From the blog

Exploring the Island’s Caves

A significant part of the island is made up of limestone rocks, thus forming approximately 192 caves, of which the majority are quite small. Several of the caves contain stalactites, whereas findings of significant value such as natural wells have been discovered in others. Each of the caves have been subject to the reverence of their visitors.

Eastern & Southern Lesvos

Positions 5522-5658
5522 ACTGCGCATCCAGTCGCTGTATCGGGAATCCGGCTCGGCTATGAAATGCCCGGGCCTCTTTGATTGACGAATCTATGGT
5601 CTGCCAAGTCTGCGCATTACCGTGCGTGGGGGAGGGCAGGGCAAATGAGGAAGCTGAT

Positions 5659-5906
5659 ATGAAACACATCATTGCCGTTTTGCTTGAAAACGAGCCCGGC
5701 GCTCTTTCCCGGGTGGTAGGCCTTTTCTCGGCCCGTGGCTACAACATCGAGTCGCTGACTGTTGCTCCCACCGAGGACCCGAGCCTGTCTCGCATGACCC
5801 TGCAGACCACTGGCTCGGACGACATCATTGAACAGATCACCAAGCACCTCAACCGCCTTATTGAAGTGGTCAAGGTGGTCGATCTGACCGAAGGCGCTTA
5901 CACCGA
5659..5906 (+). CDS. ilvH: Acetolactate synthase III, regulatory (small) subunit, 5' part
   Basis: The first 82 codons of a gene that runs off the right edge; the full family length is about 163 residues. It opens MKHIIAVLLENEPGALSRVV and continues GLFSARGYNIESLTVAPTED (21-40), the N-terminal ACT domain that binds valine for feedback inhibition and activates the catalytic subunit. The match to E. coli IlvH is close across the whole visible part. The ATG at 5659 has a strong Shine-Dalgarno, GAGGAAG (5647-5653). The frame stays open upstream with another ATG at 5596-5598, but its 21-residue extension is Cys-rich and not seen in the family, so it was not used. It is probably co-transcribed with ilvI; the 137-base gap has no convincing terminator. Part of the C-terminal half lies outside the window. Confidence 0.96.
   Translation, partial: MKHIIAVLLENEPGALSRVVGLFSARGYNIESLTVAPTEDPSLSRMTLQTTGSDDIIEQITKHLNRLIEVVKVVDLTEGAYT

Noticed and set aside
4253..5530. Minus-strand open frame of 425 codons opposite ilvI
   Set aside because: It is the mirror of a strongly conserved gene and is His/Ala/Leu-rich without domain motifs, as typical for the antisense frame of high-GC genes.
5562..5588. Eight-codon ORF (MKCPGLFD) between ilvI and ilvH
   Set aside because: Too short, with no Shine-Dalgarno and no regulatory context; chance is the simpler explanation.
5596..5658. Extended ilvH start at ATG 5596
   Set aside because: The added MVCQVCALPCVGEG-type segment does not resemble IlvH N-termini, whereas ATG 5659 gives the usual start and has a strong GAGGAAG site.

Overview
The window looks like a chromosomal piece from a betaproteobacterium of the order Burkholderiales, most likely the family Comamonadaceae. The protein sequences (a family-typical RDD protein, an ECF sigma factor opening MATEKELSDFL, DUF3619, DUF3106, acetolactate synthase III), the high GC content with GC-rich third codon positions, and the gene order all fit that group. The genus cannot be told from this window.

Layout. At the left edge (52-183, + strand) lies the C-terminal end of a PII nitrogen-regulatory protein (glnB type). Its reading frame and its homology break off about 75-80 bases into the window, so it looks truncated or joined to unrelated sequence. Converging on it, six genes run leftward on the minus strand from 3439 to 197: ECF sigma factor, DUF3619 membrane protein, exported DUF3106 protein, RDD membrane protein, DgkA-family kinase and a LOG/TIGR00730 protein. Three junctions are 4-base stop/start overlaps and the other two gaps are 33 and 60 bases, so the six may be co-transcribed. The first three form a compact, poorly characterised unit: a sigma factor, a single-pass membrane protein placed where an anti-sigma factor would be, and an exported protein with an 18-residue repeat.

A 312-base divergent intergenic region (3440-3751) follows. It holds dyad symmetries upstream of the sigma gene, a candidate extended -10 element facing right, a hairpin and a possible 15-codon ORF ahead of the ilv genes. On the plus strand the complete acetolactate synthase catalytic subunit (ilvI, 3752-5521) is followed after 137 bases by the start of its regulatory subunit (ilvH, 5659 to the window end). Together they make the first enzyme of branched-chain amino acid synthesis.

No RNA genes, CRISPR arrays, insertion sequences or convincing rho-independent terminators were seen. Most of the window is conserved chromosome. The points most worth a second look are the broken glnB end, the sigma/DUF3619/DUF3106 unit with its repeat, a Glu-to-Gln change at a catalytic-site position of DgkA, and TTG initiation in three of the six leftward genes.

• The Cave of St. Bartholomew. 60m long, the cave of St. Bartholomew is known for the prehistoric pottery found there, which are now located at the archaeological museum of Mytilene, in Kagiani, Mytilene.
  • Magaras Cave. The longest cave in Lesvos, reaching 120m, located in Alifanta, Mytilene.
  • The Cave of St. Ioannis (John) or otherwise known as “Fousa”. With a length of 95m and findings which are now located in K’Tax Office of Antiquities in Myxou, Lesvos.
  • Glastra or Kasteli, Agiassos
  • Kourtzi, Mytilene
  • St. John the Refugee, Thermis
  • St. Isidoros, Plomari
  • Anydros, Plomari